1854 August 2 Letter to Franklin D. Richards

Title

1854 August 2 Letter to Franklin D. Richards

Description

Brigham asks that Emigration trains do not use the Mississippi River due to illness and instructs them to forward a list of emigrants prior to their arrival in New York. He gives an update on the travel of Elders and local affairs.

Type

Correspondence

Sender

Brigham Young

Recipient

Franklin D. Richards

Date

1854 August 2

Location

Great Salt Lake City
Liverpool, England

Number of Pages

3

Subject

Overland Travel
Emigration
Missionary Work
Building and Construction
Finances

extracted text

G. S. L. City, Augt. 2d. 1854.
Elder Franklin D. Richards
No. 15 Wilton St.
Liverpool, England.
Dear brother,
I have no items of very grave or special import upon which it is really necessary I should address you by this mail, still I like to keep up a monthly correspondence with you, unless prevented by mail accidents, and keep you advised of all business items and posted in general news and movements.
I have drawn a draft upon you for $21.50 in favor of thomas Houston, center of Thread Street, Paisley, Scotland, which you will please honor.
You are aware of the sickness liable to assail our unacclimated brethren on the Mississippi River, hence I wish you to ship no more to New Orleans, but ship to Philadelphia, Boston, & New York, giving preference in the order named. Whenever you ship a company, whether it be small or large be careful to forward to Elder John Taylor at New York City, a correct list of the names of the persons in each company, with their occupations and approximate amount of property, or means and forward it in season for elder John Taylor to receive it before the company arrives in port, that he may be so advised as to be able to meet them, or appoint some proper person to do so, and counsel them immediately on landing as to the best course for each and all in every company to pursue; viz, whether to tarry for a season to work in the place, or immediate neighborhood of their landing, or proceed to Cincinatti and its region &c.

In case any should still choose to ship by New Orleans, ship them from England no later than about the first of December, that they may be able to get off the rivers before the sickly season sets in, for many have died off with the cholera, and other diseases incident to the sickly season on the rivers, and I do not wish the brethren to be so exposed as they have been, and counsel them to hurry up the rivers and get off from them into Missouri & Iowa to work or on to the plains as the case may be before the warm weather sets in.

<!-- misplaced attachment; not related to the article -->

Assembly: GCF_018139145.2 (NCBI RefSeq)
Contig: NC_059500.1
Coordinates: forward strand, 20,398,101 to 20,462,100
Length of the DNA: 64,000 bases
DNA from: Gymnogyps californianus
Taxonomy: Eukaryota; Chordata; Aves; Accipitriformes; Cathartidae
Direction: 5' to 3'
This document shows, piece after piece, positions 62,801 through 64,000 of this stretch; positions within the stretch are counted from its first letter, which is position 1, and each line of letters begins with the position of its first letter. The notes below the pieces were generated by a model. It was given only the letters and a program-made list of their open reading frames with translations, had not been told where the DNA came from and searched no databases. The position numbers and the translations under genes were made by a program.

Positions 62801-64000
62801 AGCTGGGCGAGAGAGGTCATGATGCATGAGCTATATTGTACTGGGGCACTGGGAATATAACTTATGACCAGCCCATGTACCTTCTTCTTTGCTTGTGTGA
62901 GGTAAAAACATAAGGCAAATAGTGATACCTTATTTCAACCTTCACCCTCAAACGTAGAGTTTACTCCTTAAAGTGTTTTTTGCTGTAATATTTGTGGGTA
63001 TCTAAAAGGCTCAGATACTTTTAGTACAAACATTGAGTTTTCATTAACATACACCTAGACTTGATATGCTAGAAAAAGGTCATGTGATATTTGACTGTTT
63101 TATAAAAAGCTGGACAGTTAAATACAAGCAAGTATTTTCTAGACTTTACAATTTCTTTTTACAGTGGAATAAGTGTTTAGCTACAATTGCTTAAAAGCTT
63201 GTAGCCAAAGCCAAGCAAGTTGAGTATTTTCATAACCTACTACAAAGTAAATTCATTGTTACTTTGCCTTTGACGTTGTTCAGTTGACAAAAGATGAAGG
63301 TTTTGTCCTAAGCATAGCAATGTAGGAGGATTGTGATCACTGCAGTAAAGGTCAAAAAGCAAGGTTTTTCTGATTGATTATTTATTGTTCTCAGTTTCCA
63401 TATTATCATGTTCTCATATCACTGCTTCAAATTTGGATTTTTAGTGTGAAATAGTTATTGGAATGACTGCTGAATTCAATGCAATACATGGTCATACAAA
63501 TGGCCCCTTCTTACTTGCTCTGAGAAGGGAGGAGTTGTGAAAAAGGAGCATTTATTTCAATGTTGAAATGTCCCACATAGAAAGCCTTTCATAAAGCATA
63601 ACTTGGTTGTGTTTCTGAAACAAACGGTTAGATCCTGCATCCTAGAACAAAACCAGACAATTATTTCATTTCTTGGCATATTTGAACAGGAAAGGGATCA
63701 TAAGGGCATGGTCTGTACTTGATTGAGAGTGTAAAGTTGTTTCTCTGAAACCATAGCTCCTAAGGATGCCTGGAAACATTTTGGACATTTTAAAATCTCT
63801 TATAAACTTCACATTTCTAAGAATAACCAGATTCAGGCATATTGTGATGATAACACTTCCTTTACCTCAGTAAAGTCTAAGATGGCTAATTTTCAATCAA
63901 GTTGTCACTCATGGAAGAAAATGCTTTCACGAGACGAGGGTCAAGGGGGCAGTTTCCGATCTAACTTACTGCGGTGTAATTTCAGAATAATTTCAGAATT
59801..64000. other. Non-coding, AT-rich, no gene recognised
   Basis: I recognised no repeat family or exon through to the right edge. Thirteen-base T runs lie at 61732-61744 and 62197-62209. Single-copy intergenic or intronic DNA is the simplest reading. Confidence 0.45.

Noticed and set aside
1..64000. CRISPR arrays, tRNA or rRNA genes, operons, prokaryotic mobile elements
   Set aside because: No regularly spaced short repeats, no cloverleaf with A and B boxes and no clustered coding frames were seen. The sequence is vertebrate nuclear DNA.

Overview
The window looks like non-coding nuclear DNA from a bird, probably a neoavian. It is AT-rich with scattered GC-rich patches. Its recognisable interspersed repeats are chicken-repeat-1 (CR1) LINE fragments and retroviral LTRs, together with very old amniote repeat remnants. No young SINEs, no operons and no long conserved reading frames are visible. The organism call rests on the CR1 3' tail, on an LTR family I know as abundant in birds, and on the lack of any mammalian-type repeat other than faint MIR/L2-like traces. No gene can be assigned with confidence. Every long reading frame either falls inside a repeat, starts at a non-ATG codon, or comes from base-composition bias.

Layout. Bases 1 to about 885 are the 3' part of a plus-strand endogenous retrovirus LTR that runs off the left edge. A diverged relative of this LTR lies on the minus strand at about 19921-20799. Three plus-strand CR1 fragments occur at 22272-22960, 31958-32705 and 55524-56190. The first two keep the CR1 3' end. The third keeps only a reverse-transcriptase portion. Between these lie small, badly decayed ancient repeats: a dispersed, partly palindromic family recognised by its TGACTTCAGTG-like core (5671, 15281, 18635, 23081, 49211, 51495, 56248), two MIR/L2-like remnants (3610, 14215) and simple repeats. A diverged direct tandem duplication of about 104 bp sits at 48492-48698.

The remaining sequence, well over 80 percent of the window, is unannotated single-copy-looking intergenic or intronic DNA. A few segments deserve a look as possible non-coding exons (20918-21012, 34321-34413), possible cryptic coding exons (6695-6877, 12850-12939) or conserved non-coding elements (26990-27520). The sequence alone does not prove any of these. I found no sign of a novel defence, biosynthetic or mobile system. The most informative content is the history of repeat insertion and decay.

From last advices, all the elders on their way from these valleys to fill various foreign missions, were abundantly blessed and prospered in their travels, and would probably soon reach their several fields of labor. Rumor reports some sickness, and several deaths among the brethren now crossing the plains, but no specific information of their condition and movements have yet reached us and from all we can learn they are getting along usually well, but some will be rather late in arriving. Elders E. T. Benson and Bro Eldredge are on the way back to meet the train in the immediate care of Elders Orson Pratt and H. S. Eldredge, from neither of whom have we received any letters per last mail, nor since they started upon the plains.
The adobie work on the Temple Block wall will soon be completed, and much of the coping stone is cut and ready for laying; and many workmen are busily engaged laying immense blocks of stone, in the massive foundation of the Temple. The prospects are still good for an abundant general harvest, though hail, and the grasshoppers have done more or less damage to the crops and gardens; this is all right, and the kind, and wise hand dealing of the Lord, and will cause the people to be more thankful for, and careful of what remains.
General good health still continues to be enjoyed by all our settlements, and all business matters, and Indian relations remain prosperous and amicable.
Goods are arriving plentifully and a slight decline in prices has taken place, which will probably continue until most staple articles can be purchased at reasonable rates; this movement is quite favorable to those who have but little means, and is another indication of the kind providences of our Heavenly Father.